IDC Envisions U.S. Firms as ”Virtual Diplomats” in the Middle East of the Future
FRAMINGHAM, MA – MARCH 7, 2005 – U.S. firms establishing smart call centers, or "virtual diplomats," in the Middle East will gain access to a growing and relatively untapped market while improving Middle Eastern perceptions of U.S. businesses, according to a recent IDC study. The progress toward an Israeli-Palestinian peace settlement, which appears to be gaining traction, and the U.S. engagement in renewed diplomatic efforts with Europe, provides U.S. firms with the unique opportunity of establishing smart contact centers in the Middle East as part of a global sourcing strategy. IDC cites the benefits of previous alliances between the U.S. and tumultuous regions, in particular the model of economic alliance between U.S. companies and Northern Ireland in the 1990s, as models for economic success in the Middle East.
"Virtual diplomacy really has a chance to forge new connections at a confusing time," said Stephen Loynd, a senior analyst in Services Research at IDC. "The precedent was set in Northern Ireland over the course of the 1990s, but perhaps not enough U.S. corporations recognized the multifaceted quality and potential of contact centers as ambassadors for change. Not only does a company that pursues a Middle East sourcing strategy gain in business process efficiencies, but it also has the chance to forge meaningful links with appreciative populations and governments, opening up a whole new set of opportunities for the future."
As call centers proved to be a positive influence in the drama of Northern Ireland and in the development of Ireland's high-technology industry, certain political and business leaders are eager to lend similar U.S. influence to the Middle East.
Fueling the enthusiasm for call center outsourcing to the Middle East has been The Northern Ireland-Middle East Connection (NIMEC), an organization led by software entrepreneur John Cullinane, who first lead the U.S. alliance with Northern Ireland. NIMEC is leveraging the methods and lessons of the Northern Ireland experience as support for the application of the economic development model in the Middle Eastern market.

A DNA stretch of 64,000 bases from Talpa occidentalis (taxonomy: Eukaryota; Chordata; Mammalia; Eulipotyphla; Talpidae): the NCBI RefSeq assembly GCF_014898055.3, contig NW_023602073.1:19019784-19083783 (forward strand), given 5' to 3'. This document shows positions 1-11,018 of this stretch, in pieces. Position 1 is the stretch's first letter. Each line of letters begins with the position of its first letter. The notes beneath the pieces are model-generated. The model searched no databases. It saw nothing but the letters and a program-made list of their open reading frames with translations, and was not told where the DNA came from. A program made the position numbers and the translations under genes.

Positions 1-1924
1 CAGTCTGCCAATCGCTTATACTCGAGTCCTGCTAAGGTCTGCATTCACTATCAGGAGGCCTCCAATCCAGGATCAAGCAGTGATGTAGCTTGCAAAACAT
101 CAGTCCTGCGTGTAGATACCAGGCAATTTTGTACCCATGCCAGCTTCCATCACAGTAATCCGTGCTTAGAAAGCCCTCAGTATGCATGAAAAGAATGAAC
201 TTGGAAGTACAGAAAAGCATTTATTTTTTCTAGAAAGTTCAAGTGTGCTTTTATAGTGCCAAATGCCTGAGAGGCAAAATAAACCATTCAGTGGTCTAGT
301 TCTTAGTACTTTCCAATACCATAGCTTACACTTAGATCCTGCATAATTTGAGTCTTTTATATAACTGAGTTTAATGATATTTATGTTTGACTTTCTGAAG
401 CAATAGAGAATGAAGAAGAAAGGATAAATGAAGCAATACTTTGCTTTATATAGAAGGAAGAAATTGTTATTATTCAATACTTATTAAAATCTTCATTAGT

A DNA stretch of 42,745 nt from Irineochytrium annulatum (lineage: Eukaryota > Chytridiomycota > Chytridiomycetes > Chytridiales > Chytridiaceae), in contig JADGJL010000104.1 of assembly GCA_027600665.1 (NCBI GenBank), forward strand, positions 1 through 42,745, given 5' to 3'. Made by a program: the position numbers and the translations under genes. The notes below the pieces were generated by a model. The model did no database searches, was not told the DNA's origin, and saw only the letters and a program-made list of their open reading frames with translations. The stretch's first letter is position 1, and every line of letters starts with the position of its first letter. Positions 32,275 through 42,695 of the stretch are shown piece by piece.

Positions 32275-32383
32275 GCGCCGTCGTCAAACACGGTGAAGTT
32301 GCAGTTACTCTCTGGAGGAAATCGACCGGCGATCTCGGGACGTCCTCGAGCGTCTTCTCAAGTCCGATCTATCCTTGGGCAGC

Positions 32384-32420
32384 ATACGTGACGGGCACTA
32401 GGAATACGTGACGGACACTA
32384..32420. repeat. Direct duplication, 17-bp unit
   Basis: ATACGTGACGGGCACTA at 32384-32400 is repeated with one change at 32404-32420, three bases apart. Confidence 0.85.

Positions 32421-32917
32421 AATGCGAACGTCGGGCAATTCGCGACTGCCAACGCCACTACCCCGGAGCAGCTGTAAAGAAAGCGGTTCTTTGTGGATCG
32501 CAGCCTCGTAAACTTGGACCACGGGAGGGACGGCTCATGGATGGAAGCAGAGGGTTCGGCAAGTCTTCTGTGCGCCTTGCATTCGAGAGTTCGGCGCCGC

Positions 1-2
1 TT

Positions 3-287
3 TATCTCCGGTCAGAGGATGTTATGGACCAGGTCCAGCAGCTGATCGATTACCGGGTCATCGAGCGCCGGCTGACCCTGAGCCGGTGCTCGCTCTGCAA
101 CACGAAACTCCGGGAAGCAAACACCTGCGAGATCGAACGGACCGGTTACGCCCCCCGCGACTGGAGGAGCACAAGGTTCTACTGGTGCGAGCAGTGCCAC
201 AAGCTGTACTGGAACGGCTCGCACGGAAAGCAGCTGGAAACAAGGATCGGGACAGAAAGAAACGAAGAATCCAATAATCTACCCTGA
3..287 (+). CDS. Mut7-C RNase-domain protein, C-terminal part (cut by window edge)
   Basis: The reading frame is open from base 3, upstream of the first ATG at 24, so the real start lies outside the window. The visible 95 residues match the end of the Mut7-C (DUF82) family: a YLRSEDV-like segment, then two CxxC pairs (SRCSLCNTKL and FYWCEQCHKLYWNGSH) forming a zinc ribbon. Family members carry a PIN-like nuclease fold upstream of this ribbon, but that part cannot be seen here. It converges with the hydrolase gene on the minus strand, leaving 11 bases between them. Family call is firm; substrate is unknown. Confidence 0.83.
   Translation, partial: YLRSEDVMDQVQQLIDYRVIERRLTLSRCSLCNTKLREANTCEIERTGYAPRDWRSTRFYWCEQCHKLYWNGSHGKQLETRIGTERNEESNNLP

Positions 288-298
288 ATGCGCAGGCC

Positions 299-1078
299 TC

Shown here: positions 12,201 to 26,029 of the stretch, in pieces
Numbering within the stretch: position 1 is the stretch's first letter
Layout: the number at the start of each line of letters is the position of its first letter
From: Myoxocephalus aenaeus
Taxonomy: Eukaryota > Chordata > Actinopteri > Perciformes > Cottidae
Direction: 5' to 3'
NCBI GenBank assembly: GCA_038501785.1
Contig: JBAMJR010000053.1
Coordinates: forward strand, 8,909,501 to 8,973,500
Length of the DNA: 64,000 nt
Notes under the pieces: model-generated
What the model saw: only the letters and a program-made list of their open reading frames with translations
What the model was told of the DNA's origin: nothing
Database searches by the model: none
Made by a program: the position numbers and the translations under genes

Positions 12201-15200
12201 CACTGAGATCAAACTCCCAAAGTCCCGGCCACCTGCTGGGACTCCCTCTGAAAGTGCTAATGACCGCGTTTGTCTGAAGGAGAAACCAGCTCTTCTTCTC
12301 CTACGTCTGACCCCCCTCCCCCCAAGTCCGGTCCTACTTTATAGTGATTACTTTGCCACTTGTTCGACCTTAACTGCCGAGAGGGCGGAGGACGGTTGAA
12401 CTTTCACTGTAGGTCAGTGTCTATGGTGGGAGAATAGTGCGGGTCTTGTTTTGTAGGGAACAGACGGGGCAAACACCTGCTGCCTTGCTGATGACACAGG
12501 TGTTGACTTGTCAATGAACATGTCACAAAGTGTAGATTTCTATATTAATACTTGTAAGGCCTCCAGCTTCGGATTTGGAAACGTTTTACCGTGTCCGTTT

Several other groups have emerged in the pursuit of successful economic alliance between the U.S. and the Middle East, including the Aspen Institute's Middle East Strategy Group (MESG), which has incorporated the notion of economic success and alliance in the Middle East within its primary goal for a two-state solution to the Arab-Isreali conflict.
"The contact center concept is relatively new across the Middle East," adds Loynd. "For many, the question remains whether outsourcing is a viable option amidst such a vexing environment. But a model does exist that suggests a bright future for just such a concept."
IDC believes the following themes from the Northern Ireland example can be applied by companies that are interested in pursuing a Middle East sourcing strategy:
— Smart contact centers – "virtual diplomats" – can become important force multipliers, both for American business and diplomacy.
— Government involvement and support can play an important role in helping contact centers grow and flourish in the Middle East.
— Colleges and universities can play a powerful part by helping foster new ideas and alliances.
— Networks of influential individuals with relevant skill-sets and expertise can help build real momentum for change in a region long mired in conflict
The IDC study, The Northern Ireland-Middle East Connection: Smart Contact Centers as "Virtual Diplomats" in a New Vision for the Future (IDC #32689), investigates how offshore outsourcing and the contact center may well take on a starring role in the Middle East, and presents essential guidance and recommendations on how businesses might approach a Middle East sourcing strategy. Also provided are specific vendor profiles of companies and organizations leveraging successful sourcing strategies in Northern Ireland and the Middle East.
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